How Facebook Can Depress You as a Single Black Girl
So, I am discovering how utterly depressing Facebook can be. Yes, I did not stutter. Facebook, touted as the pen-ultimate medium for awkward wall flowers to gain social inclusion and social integration, is depressing. Not depressing in the most clinical sense of depressing, but more depressing in the vein of, “Damn, all my friends (I use the term, friends, loosely because are we really friends If I met you in the club one night and we said lets Facebook) are finding great partners,” as evidenced by their many corny profile pictures of them and their boo hugged up for dear life.
You know, on most days, I find Facebook engaging and entertaining because depending on your network of friends you are able to get access to all the news articles and stories you are likely to read because you and your Facebook friends share similar passions and issues. Furthermore, you can check in with people you do have offline relationships with. However, it is on the day when my hormones are fragile and my bed is empty that I begin to see Facebook as the Devil who comes to torment me about my singleness and low achievement. I can spend countless hours flipping through people’s pictures and imagining how perfect their lives must be given their preponderance of wedding pictures, newborn baby pictures, travels to distant lands pictures, and your garden variety of achievement pictures (i.e. People getting their white coats, People graduating, People starting profitable online businesses, etc.). I tend to do that with Social Living’s Escapes, but that is another blog for another day.
And, the more I think about it, Facebook depression is not just about being single because it has the ability to make you feel bad on many fronts. I feel bad on the social scale (i.e. I ain’t married). I feel bad on the professional level (i.e. I don’t have my doctorate). I feel bad on the spiritual level (i.e. I don’t praise Jesus with every status message). Yes, some reading this will see me as a bonafide hater. And, perhaps, I am. But, I would venture to say that many people experience this daily on Facebook. It’s a kind of Rites of Passage if not a cyber hazing ritual that all Facebook people must undergo. Furthermore, if you think this is a figment of my imagination the American Academy of Pediatrics finds that many young people suffer with Facebook depression.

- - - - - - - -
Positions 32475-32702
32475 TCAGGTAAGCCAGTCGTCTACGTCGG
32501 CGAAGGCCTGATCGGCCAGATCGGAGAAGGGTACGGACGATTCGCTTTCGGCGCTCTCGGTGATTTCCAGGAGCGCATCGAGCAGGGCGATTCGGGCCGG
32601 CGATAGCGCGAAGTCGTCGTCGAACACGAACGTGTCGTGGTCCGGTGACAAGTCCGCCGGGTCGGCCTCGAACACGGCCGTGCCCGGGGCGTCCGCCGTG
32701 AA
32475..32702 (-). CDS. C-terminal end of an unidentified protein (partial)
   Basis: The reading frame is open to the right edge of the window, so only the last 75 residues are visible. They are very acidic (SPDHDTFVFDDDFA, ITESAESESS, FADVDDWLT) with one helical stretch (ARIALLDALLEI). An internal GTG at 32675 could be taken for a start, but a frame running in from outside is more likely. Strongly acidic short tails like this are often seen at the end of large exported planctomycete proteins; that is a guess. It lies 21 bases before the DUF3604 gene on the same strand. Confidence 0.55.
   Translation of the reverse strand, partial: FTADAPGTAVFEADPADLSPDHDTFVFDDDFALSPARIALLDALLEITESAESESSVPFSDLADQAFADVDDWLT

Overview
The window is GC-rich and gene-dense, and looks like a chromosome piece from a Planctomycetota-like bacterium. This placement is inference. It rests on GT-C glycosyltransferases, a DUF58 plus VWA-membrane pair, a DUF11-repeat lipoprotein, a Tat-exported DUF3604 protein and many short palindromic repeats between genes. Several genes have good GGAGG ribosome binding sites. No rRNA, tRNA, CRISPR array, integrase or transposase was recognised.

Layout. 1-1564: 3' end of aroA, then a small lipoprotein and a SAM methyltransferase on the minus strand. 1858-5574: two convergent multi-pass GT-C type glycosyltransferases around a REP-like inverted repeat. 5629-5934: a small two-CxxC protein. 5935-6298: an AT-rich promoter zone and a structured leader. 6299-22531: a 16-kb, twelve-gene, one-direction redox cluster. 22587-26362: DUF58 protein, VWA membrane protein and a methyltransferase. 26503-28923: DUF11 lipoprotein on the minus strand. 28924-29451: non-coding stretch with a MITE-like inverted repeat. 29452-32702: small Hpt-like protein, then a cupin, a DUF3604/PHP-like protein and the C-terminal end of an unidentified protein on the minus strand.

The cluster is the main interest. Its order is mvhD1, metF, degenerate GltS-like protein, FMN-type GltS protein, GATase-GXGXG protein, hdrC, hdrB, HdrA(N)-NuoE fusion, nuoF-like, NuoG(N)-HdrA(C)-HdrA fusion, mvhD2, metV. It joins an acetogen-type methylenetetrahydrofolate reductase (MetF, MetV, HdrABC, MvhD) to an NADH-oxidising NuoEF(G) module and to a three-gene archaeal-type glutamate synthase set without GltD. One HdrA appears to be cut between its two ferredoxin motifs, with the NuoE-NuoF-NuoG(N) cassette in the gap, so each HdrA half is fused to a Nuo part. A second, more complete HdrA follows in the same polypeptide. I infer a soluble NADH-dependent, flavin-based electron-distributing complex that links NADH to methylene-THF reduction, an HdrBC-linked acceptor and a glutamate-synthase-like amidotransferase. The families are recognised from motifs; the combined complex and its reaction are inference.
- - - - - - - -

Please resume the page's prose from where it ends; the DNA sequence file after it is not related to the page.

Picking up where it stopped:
Furthermore, what I also realize is that Facebook depression is seasonal and situational. If you are feeling sad about your professional life don’t sign onto Facebook during the months May, June, and August because during those months people are graduating and starting new jobs. If you are morose about your dating relationships, don’t sign on during the month of February because you will be lambasted with status message upon status message of love. But, the most annoying of all and likely to send you into serious clinical depression if you are a single black woman are people’s damn wedding pictures. Not just ordinary wedding pictures, but the most creative and HBCU looking ones. You know the ones I am talking about when all the people in the wedding party look as if they are a part of the Cosby show. Bah!
I tell you, on the days when I wallowing in the abyss of self-pity, my friends on Facebook seem to live perfect lives. But, as my grandmother always, “What glitters often ain’t gold and the grass is never greener on the other side sometimes it’s pure red.” On most days, I get what my grandmother is saying, but sometimes I do long for the illusion of perfect found on Facebook.
Just saying . . .